Adelaide Fringe – 101 Ways

101 Ways to Annoy Your Parents And Other Really Old People is in the expansive and expensive Gluttony complex, presented by the supremely
confident and mostly funny comedian Matty Grey. As we waited in line, Matty went out of his way to speak to most audience members, having a laugh at the expense of parents in the line to amuse the kids.

This was a great way to break the ice as we all stepped into the May Wright tent. Matty began the show with a warning about the sweltering heat in the tent and allowed us to head out to grab ice from a nearby bar throughout if required – a good move, considering the temperature in the venue. Being a relatively mild day, I can’t imagine what the temperatures must have been like in the heat last week, so consider yourselves forewarned on that front.

I attended 101 Ways with my Reviewer Jr, my six-and-a-half-year-old daughter. So, consider this review partly my take and partly the view of the intended audience. Matty starts very strong with a funny slideshow, which brings us all in. He is generally a goofy, warm and enthusiastic stage presence, which does well to bring the kids to his side.

The antagonism towards parents is, of course, tongue in cheek, and all meant well, and the kids seemed to really enjoy being allowed to tease their seniors a little bit. Reviewer Jr was excited to remind me how much she would annoy me when we got home.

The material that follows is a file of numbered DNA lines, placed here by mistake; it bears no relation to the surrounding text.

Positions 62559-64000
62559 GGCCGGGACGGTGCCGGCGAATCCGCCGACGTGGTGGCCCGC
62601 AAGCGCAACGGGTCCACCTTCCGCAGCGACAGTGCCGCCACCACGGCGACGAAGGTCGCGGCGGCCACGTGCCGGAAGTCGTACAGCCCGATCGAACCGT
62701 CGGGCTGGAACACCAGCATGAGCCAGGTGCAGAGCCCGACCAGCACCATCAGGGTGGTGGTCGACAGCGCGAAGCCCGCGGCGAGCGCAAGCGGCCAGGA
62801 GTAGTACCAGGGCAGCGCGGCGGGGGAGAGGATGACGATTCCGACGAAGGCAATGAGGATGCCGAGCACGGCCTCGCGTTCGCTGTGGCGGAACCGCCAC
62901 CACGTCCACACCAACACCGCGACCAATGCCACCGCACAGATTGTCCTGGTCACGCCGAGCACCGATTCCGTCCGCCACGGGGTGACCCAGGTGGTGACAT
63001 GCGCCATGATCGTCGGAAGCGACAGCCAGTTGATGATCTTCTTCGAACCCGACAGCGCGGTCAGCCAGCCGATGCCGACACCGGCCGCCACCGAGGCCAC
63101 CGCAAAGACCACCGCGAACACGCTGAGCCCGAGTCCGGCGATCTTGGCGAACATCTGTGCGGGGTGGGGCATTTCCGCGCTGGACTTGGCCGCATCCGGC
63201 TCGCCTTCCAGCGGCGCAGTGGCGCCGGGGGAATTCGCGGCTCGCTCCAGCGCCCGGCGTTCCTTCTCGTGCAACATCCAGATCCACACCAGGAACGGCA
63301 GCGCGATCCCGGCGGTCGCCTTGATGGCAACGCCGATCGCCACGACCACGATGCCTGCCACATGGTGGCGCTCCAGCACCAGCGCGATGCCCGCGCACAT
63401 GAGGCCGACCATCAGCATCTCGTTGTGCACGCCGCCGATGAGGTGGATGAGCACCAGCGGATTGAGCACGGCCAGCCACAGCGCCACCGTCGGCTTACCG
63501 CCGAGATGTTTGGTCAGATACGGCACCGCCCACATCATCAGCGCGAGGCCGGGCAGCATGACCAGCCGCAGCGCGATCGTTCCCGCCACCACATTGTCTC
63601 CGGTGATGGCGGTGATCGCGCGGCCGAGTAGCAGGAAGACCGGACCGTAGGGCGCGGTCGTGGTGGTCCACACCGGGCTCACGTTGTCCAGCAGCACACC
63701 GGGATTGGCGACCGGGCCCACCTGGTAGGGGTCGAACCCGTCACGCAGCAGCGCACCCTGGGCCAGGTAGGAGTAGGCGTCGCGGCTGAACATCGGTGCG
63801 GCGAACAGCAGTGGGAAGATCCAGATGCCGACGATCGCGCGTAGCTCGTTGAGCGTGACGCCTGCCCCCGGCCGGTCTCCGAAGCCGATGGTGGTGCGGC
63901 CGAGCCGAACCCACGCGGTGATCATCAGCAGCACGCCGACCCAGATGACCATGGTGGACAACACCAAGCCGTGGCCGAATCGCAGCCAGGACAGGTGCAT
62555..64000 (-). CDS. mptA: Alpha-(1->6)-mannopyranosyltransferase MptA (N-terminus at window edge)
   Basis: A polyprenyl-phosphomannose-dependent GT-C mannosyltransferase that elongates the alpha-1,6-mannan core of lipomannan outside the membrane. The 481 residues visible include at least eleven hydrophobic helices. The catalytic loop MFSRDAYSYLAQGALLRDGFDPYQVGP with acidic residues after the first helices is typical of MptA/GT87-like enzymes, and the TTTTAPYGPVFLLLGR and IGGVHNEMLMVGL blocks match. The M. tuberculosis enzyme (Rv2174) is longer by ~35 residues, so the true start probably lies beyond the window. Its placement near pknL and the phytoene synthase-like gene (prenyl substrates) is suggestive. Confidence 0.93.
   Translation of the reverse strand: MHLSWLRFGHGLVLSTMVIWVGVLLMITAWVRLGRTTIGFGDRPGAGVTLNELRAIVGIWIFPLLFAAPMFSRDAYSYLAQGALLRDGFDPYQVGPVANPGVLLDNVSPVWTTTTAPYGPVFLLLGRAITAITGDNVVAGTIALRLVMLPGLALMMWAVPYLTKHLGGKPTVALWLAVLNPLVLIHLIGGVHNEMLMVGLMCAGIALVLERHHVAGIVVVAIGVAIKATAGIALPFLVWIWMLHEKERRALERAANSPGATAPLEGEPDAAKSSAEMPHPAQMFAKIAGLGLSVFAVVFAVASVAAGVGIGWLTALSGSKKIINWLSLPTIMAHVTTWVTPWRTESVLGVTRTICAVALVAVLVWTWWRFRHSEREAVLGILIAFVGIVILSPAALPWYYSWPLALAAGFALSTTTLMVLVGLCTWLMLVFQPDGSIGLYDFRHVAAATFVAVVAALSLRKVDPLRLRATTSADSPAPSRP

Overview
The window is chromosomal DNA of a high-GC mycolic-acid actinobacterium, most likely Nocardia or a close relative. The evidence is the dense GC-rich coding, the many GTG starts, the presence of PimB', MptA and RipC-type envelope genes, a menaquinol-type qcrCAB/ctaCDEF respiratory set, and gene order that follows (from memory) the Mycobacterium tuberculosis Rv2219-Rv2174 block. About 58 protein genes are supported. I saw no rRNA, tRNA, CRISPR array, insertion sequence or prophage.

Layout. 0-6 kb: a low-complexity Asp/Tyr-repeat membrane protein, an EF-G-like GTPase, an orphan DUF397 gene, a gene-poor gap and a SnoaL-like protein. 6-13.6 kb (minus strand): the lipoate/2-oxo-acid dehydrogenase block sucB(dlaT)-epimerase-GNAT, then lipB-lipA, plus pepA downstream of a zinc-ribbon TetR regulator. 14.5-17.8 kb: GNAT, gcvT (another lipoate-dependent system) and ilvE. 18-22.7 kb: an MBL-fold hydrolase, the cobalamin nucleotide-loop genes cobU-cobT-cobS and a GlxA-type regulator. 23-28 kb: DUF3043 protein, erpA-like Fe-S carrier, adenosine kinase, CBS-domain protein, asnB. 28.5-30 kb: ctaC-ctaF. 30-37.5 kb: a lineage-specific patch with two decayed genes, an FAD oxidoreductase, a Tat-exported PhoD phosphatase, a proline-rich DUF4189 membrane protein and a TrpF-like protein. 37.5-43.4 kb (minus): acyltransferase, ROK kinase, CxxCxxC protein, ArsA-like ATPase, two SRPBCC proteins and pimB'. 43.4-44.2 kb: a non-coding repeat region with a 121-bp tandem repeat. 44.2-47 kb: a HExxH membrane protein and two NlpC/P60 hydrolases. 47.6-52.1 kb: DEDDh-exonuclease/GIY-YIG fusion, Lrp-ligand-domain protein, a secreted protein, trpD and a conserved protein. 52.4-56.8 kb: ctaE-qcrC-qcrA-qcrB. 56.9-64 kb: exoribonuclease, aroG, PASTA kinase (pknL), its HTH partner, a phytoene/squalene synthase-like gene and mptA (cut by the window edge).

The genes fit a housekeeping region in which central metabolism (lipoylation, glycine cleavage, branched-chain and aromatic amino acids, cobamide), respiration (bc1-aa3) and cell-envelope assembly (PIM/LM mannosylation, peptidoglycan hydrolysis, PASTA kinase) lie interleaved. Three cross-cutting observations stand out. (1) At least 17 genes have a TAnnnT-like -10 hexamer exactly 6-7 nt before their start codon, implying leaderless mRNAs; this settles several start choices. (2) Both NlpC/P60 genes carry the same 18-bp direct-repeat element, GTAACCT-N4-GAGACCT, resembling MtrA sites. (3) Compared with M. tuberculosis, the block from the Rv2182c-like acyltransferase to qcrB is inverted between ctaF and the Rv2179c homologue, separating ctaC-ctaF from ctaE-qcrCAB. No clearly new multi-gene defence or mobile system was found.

Adelaide Fringe - 101 Ways

The show includes some light, non-awkward (thank goodness) audience participation, a few games, some longer stories about Matty’s childhood and role as a father, and various ways to annoy your parents. If we had critiques, he lost the audience halfway through and found it hard to get them back. No easy feat, keeping 101 kids entertained in a sweltering tent, and so, we can offer him grace here.

His finale is excellent and brings the whole crowd together, and a smattering more of that throughout could reset the kid’s attention and bring them in again. Also, personally, the “nuclear family” view that Matty employed was a little isolating for the fifty per cent of kids or parents who aren’t in that family structure. Not every Mum drinks wine, not every Dad likes cricket, and these sort of super-binary gender stereotypes are a bit old and easy humour. Even acknowledging that there are many different family structures might help all kids feel included.

The final monologue confused the junior reviewer – revealing how to annoy your parents the most. Most kids would be entering like her, expecting a sort of tool-kit of how to annoy, so the finale could be shifted to that view. Reviewer Jr said, “I just didn’t get that last bit.”

Overall, it’s well-executed and light entertainment that is good for kids and appealing for children over eight years and over. Some of the jokes and concepts, whilst not being offensive or too adult, are too complex for the very young. Reviewer Jr said, “It was good, funny and disgusting. I give it three out of five.”

This review also appears on It’s On The House, and check out more reviews at Dark Stories Theatre to see what else is on in your town.

Spread the word on your favourite platform!